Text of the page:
Ving Rhames is always a welcome presence – other than Cruise, he’s the only actor to stick with the entire franchise – but his Luther Stickell has been a bit sidelined for a good portion of the franchise. He shows up, he cracks a few jokes, he looks at computer screens. Rhames is a pro, so he makes all of that work, but Fallout gives him more. First, he gets a surprisingly emotional moment with Ilsa in which he begs her to walk away, because he knows Ethan cares about her more than he wants to admit. Rhames’ acting here – he remains almost inhumanly still, and brings his extremely deep voice down to a whisper – is hypnotic. We hang on his every word. Later, Luther gets to share a moment with Julia as they work together to disarm the bomb. It was a blast seeing Luther doing stuff – not just sitting in a van watching a monitor.

And speaking of Julia, how nice it was to have her – and Michelle Monaghan – back. Ethan’s marriage to Julia in Mission: Impossible III was never going to work. You can’t have Ethan Hunt as a happily married man while he’s running around doing dangerous stuff. The franchise could’ve simply forgotten Julia – killed her off, or never mentioned her again. But McQuarrie’s script brings her back, and gives her something to do. She’s not a damsel in distress; she’s not a victim. She’s right there, in the trenches, trying like hell to stop that bomb. The moment is slightly spoiled by a big emotional speech she gives Ethan at the end where she essentially says, “I’m the woman I am today because of you, Ethan Hunt, most wonderful man on the planet!” It again seems like producer Cruise is patting himself on the back a bit too much.

Monaghan is one of those inherently likable, utterly charming actors, so much so that I still remain shocked she’s not a superstar. She’s not a complete unknown, of course, but it seems like her career should be bigger for how gifted she is. Nonetheless, she takes a very small part and turns it into something special here.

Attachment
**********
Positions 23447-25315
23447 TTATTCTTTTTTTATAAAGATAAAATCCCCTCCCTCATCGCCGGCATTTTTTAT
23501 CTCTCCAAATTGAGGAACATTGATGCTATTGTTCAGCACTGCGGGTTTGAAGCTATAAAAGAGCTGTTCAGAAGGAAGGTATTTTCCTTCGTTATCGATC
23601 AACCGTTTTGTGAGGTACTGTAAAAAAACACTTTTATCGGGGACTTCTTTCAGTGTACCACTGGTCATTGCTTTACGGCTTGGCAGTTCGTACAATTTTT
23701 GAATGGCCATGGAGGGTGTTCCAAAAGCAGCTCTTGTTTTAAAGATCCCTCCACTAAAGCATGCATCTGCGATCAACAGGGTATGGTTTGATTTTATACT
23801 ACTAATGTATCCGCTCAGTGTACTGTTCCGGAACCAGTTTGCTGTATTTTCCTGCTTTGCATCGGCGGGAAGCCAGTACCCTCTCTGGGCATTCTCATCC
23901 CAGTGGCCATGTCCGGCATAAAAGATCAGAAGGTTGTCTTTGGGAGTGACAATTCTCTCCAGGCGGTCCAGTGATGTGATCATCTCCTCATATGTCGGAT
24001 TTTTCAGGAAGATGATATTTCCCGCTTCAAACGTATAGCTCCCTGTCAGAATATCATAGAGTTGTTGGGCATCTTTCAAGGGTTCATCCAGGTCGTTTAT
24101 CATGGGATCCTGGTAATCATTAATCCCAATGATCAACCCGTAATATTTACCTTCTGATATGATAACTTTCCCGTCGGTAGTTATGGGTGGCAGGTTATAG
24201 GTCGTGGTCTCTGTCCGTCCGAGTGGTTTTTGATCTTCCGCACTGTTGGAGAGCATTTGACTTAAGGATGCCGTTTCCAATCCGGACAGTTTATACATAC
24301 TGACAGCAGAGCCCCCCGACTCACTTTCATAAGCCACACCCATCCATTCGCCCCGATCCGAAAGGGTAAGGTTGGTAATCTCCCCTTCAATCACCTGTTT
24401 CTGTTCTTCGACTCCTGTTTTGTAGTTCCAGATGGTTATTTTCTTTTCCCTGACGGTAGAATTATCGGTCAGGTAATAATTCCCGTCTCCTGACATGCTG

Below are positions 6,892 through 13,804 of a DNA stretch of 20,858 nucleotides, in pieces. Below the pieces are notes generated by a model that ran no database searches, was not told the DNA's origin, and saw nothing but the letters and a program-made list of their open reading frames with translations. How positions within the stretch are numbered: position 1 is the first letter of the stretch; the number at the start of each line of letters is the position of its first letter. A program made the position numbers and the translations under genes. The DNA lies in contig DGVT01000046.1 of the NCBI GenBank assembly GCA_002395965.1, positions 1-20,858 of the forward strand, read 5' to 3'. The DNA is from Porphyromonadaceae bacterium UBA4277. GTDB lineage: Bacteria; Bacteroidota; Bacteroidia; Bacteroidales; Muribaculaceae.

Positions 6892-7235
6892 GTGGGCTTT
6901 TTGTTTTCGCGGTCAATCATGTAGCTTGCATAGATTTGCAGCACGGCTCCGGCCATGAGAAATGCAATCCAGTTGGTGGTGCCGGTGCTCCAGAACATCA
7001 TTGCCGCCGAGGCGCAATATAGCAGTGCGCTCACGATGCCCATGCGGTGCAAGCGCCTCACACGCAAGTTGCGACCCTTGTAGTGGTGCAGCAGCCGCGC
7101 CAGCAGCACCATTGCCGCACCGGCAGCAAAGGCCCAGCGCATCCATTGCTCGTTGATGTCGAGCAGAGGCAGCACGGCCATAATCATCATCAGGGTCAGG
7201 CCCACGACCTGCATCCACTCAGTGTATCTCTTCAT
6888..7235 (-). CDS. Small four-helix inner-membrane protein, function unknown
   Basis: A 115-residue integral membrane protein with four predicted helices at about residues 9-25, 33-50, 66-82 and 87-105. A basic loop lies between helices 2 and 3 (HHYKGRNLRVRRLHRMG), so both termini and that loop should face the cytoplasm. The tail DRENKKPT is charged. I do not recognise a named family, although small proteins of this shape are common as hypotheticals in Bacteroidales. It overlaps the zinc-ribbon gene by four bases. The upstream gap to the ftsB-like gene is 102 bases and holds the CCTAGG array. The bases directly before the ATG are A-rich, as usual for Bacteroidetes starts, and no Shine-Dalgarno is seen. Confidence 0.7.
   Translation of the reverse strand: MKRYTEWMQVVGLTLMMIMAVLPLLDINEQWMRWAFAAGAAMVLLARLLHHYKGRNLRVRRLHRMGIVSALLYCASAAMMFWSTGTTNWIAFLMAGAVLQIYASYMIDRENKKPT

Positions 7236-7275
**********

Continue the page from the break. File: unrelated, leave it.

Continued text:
If any team member is short-changed here, it’s Pegg’s Benji. He remains an indispensable member of the team, and always brings a bit of nervous-yet-funny relief to tense moments. But Benji doesn’t have a whole lot to do here – although he does finally get to wear a mask – something he badly wanted to do in Rogue Nation – and he also takes part in a shockingly brutal fight sequence with Solomon Lane. 

In my extremely wordy retrospective on the franchise as a whole (read it here!), I commented that outside of Philip Seymour Hoffman’s spectacularly scary baddie in M:I III, the Impossible franchise hasn’t really had memorable villains. Lane came closest in Rogue Nation, and here he surpasses that. Sean Harris’ work here isn’t quite as good as Hoffman’s (let’s face – very few actors are as good as Hoffman was) – but the actor really sinks his teeth into the role this time. Lane was a bit aloof in Rogue Nation –  a guy with glasses and a permanent scowl. Here, he’s terrifying, boiling with rage at Ethan and his team. The climactic sequence that pits Lane against Ilsa and Benji is so jarringly nasty that it caught me off-guard – we can feel Lane’s brutality in the moment, and we so badly want Ilsa to kick his ass and put a stop to all of this.

All’s well that ends well, though. Ethan saves the day, he and his team share a laugh, Lane is handed over to MI6. All is right. Oh, except for Hunley. He died. It’ll be a shame to lose Baldwin – he felt like he was just getting started with the series – but it’ll be interesting to see who takes his place. Which brings me to one final question.

Continue Reading Mission: Impossible Spoiler Review >>

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About the Author

Chris Evangelista is a staff writer for /Film. He's contributed to CutPrintFilm, RogerEbert.com, Nerdist, Mashable, and more. Follow him on Twitter @cevangelista413 or email him at chris@chrisevangelista.net